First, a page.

Twin Study: What A Year In Space Does To The Body

A study known as the Twins study looks into what happens to the body after spending an entire year up in space. The research pulled in from the study can potentially offer valuable intuition to prepare for a mission to Mars.

The study was conducted and properly given its name, the Twins study, because scientists compared data of astronaut, Scott Kelly, and his twin brother who is a retired astronaut.

 Data from Russian astronaut, Mikhail Kornienko, was also released along with Kelly’s at the Investigator’s Workshop for NASA’s Human Research Program.

A few interesting factors and data that were discovered by scientists was that Kelly had a decrease in bone formation and experienced high inflammation not long after returning to Earth.

There were also changes to Scott Kelly’s DNA, but as soon as he returned to Earth, everything went back to normal. Scientists say this shows the sensitivity of genes.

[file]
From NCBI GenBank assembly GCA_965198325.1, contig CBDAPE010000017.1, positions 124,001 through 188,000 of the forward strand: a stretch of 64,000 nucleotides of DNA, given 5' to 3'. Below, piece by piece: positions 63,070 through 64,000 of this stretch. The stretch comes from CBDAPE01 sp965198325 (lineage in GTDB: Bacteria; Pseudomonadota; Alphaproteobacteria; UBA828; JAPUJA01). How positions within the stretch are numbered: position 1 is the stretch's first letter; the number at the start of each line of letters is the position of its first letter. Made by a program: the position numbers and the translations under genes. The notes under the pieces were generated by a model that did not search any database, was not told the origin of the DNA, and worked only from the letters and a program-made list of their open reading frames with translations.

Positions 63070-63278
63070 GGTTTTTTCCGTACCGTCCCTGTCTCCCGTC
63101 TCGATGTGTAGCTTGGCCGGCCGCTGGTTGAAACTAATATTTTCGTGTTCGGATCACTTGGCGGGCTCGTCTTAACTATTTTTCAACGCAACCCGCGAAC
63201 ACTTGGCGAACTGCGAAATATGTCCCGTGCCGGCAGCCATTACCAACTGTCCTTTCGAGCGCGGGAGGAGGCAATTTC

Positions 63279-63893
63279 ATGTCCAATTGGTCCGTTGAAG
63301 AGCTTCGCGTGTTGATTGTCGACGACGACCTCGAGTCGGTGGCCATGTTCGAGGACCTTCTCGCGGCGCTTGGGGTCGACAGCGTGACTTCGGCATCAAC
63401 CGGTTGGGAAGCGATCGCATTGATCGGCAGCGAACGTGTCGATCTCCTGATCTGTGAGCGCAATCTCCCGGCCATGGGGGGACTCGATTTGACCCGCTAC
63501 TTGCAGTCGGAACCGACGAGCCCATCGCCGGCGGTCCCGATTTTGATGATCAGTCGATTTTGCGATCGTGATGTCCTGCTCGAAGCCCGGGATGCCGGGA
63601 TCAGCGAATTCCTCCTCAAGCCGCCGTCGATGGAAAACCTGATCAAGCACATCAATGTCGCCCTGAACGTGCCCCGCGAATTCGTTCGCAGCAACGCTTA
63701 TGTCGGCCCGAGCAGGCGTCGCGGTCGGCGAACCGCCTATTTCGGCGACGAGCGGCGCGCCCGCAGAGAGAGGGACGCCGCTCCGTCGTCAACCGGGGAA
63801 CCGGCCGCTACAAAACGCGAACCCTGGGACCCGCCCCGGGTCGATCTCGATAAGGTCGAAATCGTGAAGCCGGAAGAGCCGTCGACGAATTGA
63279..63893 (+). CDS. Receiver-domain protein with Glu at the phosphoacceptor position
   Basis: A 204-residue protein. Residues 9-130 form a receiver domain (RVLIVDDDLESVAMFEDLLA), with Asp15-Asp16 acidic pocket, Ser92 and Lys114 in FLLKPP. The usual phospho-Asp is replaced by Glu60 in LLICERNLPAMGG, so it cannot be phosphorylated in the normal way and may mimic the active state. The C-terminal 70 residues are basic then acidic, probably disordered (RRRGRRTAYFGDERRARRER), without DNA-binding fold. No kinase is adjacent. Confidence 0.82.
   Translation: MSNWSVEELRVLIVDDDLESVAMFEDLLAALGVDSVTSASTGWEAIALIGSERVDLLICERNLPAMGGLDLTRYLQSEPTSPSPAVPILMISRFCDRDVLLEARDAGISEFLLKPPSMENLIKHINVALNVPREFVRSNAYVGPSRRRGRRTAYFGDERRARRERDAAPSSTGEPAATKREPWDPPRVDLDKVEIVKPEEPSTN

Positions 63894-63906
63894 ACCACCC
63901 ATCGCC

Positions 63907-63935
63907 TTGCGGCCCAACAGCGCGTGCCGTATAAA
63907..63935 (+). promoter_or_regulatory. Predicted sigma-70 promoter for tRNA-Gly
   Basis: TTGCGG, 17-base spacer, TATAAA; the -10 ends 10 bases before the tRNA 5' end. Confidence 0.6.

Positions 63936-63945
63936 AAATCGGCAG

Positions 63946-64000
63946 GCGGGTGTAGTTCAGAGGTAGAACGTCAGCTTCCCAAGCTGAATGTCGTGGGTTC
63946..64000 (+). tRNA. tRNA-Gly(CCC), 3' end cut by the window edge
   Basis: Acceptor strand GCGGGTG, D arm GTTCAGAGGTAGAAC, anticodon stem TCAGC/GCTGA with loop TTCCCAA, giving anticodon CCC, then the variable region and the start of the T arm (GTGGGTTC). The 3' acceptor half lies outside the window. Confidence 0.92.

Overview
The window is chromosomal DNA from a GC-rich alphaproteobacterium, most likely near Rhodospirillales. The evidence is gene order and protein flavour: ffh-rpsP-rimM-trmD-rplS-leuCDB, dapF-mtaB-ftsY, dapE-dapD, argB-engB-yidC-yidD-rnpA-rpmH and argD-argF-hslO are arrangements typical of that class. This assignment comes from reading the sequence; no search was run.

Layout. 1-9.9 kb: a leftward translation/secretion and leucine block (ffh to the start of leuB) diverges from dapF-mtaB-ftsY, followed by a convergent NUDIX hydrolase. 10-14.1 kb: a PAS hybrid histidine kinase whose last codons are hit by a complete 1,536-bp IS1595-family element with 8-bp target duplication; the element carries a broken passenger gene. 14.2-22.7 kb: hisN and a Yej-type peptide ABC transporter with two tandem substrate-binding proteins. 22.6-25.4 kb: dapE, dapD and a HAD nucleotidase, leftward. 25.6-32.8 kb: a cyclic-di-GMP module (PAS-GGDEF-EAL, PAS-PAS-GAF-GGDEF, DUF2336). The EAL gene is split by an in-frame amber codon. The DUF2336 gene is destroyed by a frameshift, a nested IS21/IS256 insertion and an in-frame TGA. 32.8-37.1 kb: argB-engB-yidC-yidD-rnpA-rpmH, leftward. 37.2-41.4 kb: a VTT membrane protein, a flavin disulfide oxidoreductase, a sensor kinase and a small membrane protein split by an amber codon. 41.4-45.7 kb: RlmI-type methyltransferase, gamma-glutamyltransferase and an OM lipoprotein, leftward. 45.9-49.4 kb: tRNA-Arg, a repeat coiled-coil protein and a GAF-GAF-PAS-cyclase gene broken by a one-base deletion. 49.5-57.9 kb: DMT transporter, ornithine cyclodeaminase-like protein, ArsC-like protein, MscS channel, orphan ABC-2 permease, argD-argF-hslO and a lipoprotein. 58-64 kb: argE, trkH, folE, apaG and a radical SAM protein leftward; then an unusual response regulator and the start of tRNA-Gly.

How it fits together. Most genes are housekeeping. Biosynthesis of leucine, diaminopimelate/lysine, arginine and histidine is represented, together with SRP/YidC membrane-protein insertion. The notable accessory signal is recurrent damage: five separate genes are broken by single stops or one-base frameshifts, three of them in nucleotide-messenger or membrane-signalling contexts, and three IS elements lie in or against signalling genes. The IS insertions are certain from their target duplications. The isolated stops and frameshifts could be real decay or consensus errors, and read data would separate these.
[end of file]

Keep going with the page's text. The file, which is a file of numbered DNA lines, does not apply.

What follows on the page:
Scientists enacted a couple tests to gather an update on the astronauts’ movement ability after a year in space. The results from the tests show that reaction time was slower than normal.

John Charles, chief scientist for the NASA Human Research Program, said, “The preliminary results from the year-long ISS expedition and the associated Twin Study ... have not identified any show-stoppers for longer human spaceflight missions.”

Research still continues on the early data thus far, but more detailed results will be released later in the year and the prospects for an extended trip to Mars seems to be a plan for the future. 

See the full story on

Sponsored Content

Sponsored Content